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Plants fix UV damage to DNA with robust repair system

"Here we found that the jump in efficiency for transcription-coupled repair is even more pronounced in plants than it is in animals or bacteria," said researcher Onur Oztas.

By
Brooks Hays
Plants use a DNA-repair system similar to those found in mammals and bacteria. Photo by UPI/Billie Jean Shaw
Plants use a DNA-repair system similar to those found in mammals and bacteria. Photo by UPI/Billie Jean Shaw

April 17 (UPI) -- Scientists have detailed the ability of plants to repair DNA damaged by the sun's ultraviolet rays.

The new study, published this week in the journal Nature Communications, marks the first time scientists have mapped the "nucleotide excision repair" system inside an entire multicellular organism.

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The newly mapped system is similar to DNA repair systems found in humans and other animals but is more efficient at repairing active genes.

"These findings advance our understanding of DNA repair mechanisms common among all organisms and may also have practical applications," Ogun Adebali, a postdoctoral researcher at the University of North Carolina, said in a news release.

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Unlike humans, plants can't put on sunscreen or take refuge inside. Plus, they need significant amounts of sun to survive -- so they can't avoid DNA damage caused by exposure to the sun's ultraviolet rays. Thus, they require a robust DNA repair system.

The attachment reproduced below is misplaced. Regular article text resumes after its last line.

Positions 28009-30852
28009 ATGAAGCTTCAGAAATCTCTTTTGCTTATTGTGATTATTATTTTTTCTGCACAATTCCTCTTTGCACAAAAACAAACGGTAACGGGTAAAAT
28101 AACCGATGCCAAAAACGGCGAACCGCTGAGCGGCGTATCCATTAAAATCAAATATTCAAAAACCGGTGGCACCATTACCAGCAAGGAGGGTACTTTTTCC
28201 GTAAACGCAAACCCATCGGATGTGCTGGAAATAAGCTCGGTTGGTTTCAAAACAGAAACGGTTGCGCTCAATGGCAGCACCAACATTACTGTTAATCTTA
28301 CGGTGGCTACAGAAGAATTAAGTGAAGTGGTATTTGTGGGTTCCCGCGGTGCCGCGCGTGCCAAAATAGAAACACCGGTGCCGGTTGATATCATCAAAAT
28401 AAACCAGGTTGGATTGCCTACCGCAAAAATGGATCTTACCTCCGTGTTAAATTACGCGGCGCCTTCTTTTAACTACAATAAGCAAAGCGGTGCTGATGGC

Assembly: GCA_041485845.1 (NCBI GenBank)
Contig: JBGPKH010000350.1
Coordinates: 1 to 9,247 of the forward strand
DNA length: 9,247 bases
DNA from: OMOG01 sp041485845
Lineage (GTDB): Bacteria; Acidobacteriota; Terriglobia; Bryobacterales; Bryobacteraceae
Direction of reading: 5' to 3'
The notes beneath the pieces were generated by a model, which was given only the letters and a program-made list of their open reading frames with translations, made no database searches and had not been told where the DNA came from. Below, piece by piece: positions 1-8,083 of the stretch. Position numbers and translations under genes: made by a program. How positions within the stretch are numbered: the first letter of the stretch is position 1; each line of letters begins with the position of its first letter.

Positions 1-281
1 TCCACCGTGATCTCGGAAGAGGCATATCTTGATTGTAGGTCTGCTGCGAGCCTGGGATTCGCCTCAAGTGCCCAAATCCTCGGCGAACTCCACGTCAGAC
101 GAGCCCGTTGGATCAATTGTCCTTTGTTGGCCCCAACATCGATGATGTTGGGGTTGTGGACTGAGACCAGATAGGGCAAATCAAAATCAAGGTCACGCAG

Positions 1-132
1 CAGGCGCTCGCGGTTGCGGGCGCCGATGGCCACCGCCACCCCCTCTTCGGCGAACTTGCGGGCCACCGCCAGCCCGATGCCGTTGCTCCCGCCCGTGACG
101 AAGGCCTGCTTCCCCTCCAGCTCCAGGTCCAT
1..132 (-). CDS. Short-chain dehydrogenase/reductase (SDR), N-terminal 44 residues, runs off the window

The study was made possible by a new analysis technique that allows researchers to sequence the small strands of damaged DNA removed from plant chromosomes during the excision repair process. Scientists can reference the snippets against a healthy plant genome to determine which sections of DNA are under repair.

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Scientists used their analysis technique, XR-seq, to identify DNA repair activities happening inside a small, flowering plant called thale cress, Arabidopsis thaliana. The thale cress was exposed to UV radiation inside the lab.

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The analysis showed DNA repair happens more efficiently for active genes -- DNA sequences that are actively being translated into RNA and triggering the production of proteins. So-called transcription-coupled repair has previously been documented in mammals and bacteria.

"Here we found that the jump in efficiency for transcription-coupled repair is even more pronounced in plants than it is in animals or bacteria," said postdoctoral researcher Onur Oztas.

When researchers left thale cress samples in the dark, they observed continued DNA-repair activities.

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"This implies that excision repair is needed to fix DNA damage from other, unknown factors besides UV," Oztas said. "We'd like to identify and characterize those unknown factors and find out how excision repair fixes the types of damage they cause."

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